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Equine

Memorial Weekend

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By Krista Lucas Wynn

Memorial weekend is a time to commemorate those who have fought for our country and maybe have a cookout, shoot off fireworks or go to the lake. For western sports, it is one of the busier weekends of the year. From May 26-29 there were several barrel races, ropings and rodeos in the North Texas area alone.

There was the Money and Beaches barrel race in Stephenville, Texas, the Memorial barrel race in Hamilton, Montague had the annual open rodeo at the Montague County Cowboy Church, and the fan favorite Windy Ryon roping was in Saginaw.

The 49th annual roping event kicked off May 26th and concluded May 28th, with three days of competition. In the women’s 11.5 team roping, Bailey Gubert and Emilee Moyer were the event champions after roping their steers in 37.21 seconds total. The winners of the open team roping were world champions Clay Smith and Junior Nogueria, with a combined time of 35.36.

The invitational women’s breakaway roping is always an exciting event to watch year after year. Today’s top breakaway ropers competed for cash, prizes and the title of Windy Ryon breakaway roping champion. Quincy Sullivan, who recently won the Rookie Roundup breakaway title, won the average with a total time of 10.4 seconds on three head. Sullivan, a college student at Clarendon College, split first and second in the first round, placed in the short go and won the average.

To read more, pick up a copy of the July issue of NTFR Magazine. To subscribe call 940-872-5922.

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Women in Rodeo

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By Krista Lucas Wynn

As female sports come under fire in 2024, the same can not be said for the sport of rodeo. The western industry is not short of talented, strong cowgirls. The Women’s Rodeo World Championship, presented by the World Champions Rodeo Alliance and the Professional Bull Riders, is the world’s richest women’s rodeo with a guaranteed payout of $750,000.

The week-long event showcases women competing in barrel racing, breakaway roping and team roping. The WRWC is the culmination of professionals and challengers alike who have qualified by a point system, held May 13-18 at Cowtown Coliseum in Fort Worth, Texas, and the championship round is at AT&T Stadium in Arlington, Texas.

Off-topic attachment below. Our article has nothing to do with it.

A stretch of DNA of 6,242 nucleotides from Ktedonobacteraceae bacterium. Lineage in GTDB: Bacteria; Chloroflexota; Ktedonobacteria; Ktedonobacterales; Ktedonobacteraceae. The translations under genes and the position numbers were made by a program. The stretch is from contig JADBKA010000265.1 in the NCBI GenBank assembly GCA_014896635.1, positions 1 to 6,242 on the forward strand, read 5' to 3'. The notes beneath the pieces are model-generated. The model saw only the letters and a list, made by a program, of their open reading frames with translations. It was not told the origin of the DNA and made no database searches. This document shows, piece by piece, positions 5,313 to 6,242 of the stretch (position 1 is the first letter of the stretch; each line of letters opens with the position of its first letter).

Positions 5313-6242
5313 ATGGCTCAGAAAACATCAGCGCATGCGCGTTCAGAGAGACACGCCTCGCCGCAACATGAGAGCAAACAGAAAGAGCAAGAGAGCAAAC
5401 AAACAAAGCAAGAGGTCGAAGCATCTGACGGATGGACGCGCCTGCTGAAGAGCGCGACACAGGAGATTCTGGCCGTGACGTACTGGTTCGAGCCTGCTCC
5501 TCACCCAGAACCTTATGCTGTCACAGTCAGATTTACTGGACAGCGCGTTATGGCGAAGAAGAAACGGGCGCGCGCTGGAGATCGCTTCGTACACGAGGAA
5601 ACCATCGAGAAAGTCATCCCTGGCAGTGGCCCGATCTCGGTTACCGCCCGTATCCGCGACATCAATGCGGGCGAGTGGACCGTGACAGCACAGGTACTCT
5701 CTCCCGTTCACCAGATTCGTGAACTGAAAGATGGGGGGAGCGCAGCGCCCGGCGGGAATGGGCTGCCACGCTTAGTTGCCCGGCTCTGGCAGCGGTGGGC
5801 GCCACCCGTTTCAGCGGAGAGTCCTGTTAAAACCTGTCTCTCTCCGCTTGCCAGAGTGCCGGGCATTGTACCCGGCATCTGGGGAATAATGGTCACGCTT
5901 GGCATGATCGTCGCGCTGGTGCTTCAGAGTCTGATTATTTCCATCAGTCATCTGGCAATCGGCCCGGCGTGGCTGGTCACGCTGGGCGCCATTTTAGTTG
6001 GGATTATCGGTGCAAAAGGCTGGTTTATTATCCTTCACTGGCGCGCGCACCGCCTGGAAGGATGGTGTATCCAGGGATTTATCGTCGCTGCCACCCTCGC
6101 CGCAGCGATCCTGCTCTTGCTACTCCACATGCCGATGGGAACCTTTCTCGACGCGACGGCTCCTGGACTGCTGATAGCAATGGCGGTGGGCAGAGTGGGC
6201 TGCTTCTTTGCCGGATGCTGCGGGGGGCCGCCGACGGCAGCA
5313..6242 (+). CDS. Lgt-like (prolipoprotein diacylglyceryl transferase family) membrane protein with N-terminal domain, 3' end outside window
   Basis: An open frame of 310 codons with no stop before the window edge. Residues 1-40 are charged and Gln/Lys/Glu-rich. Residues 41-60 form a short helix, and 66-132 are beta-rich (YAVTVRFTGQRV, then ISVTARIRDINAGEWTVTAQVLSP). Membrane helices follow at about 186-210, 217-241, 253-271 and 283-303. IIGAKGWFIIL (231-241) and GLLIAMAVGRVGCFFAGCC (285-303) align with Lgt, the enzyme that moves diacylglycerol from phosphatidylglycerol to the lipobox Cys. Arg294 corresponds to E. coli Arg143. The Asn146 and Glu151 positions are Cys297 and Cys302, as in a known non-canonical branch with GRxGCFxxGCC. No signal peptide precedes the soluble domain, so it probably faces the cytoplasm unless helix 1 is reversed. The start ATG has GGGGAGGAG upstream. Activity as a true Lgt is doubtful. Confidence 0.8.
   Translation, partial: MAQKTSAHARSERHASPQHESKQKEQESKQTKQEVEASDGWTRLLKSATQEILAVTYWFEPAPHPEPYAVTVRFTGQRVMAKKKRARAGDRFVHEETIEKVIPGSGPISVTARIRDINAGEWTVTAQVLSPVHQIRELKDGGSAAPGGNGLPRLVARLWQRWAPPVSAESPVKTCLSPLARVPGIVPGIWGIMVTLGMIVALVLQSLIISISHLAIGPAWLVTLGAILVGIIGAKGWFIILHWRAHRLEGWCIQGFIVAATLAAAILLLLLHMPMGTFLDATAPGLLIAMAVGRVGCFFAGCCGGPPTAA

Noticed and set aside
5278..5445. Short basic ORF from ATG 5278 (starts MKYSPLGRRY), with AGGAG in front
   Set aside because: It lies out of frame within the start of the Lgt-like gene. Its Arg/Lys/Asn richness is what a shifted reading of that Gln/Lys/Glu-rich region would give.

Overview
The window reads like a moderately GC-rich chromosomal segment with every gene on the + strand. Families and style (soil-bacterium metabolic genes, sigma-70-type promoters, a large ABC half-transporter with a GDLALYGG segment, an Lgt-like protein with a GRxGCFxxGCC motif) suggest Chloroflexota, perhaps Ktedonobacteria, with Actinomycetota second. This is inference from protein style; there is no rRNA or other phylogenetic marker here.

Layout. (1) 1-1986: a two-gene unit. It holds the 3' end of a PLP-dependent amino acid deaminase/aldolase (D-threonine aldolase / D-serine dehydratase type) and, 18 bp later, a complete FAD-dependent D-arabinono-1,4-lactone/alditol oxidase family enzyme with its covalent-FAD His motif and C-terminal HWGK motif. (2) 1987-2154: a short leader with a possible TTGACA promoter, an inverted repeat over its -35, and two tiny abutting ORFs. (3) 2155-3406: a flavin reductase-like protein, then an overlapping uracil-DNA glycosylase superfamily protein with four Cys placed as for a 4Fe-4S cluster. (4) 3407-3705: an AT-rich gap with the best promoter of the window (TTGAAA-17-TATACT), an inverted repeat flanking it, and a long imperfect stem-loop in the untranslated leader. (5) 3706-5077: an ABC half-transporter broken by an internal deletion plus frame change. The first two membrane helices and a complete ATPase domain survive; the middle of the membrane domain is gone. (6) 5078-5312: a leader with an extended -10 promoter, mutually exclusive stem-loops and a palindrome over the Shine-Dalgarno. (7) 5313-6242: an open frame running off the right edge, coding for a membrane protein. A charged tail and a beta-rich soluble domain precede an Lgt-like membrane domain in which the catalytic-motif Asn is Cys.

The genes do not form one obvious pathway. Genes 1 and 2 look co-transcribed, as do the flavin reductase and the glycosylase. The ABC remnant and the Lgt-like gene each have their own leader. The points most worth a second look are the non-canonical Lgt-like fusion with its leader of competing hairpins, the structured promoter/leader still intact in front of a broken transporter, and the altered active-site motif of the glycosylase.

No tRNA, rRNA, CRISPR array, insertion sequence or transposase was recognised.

Competitors are nominated at any event throughout the year to earn points leading up to the WRWC.

To read more, pick up a copy of the June issue of NTFR magazine. To subscribe by mail, call 940-872-5922.

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The American

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By Krista Lucas Wynn

The American Western Weekend on March 8-9 at Globe Life Field in Arlington, Texas, was a weekend full of rodeo competition that fans looked forward to for the past 10 years. The night of the American rodeo is something cowboys and cowgirls have worked hard for, in order to have a chance to win a $1,000,000 prize.

The top five from the 2023 Wrangler National Finals Rodeo were invited to compete alongside five contenders. The invitees were vying for a $100,000 paycheck for first place, and if a qualifier won their event and was the only qualifier to do so, he or she walked away with $1,000,000.

In the bareback riding, Kade Sonnier, Keenan Hayes, Jess Pope, and Tilden Hooper made it out of the long round of 10 to advance to the final four-shootout round. WNFR qualifier, Sonnier, made a 90.5-point ride on Agent Lynx to win the $100,000.

To read more, pick up a copy of the May issue of NTFR. To subscribe by mail, call 940-872-5922.

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The Cowboy Culture

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By Phillip Kitts

The mystique and imagined glory of the rodeo road call many young people’s names. As they grow up, they watch the greats of the sport run from rodeo to rodeo and occasionally land on the television giving the perception of the rockstar lifestyle.

No, the glory of the rodeo road is not as grand as, say, the National Football League or the National Basketball Association, but being an athlete competing in front of the yellow chutes of Vegas is just as big a deal, and in every way, can be compared to competing in a Super Bowl.
However, things sure are different in the rodeo world. Let us take a minute and talk about what seem to be simple things in life that impact rodeo and rodeo athletes that in no way would make a difference to the big-money sports.

To read more, pick up a copy of the April issue of NTFR magazine. To subscribe by mail, call 940-872-5922.

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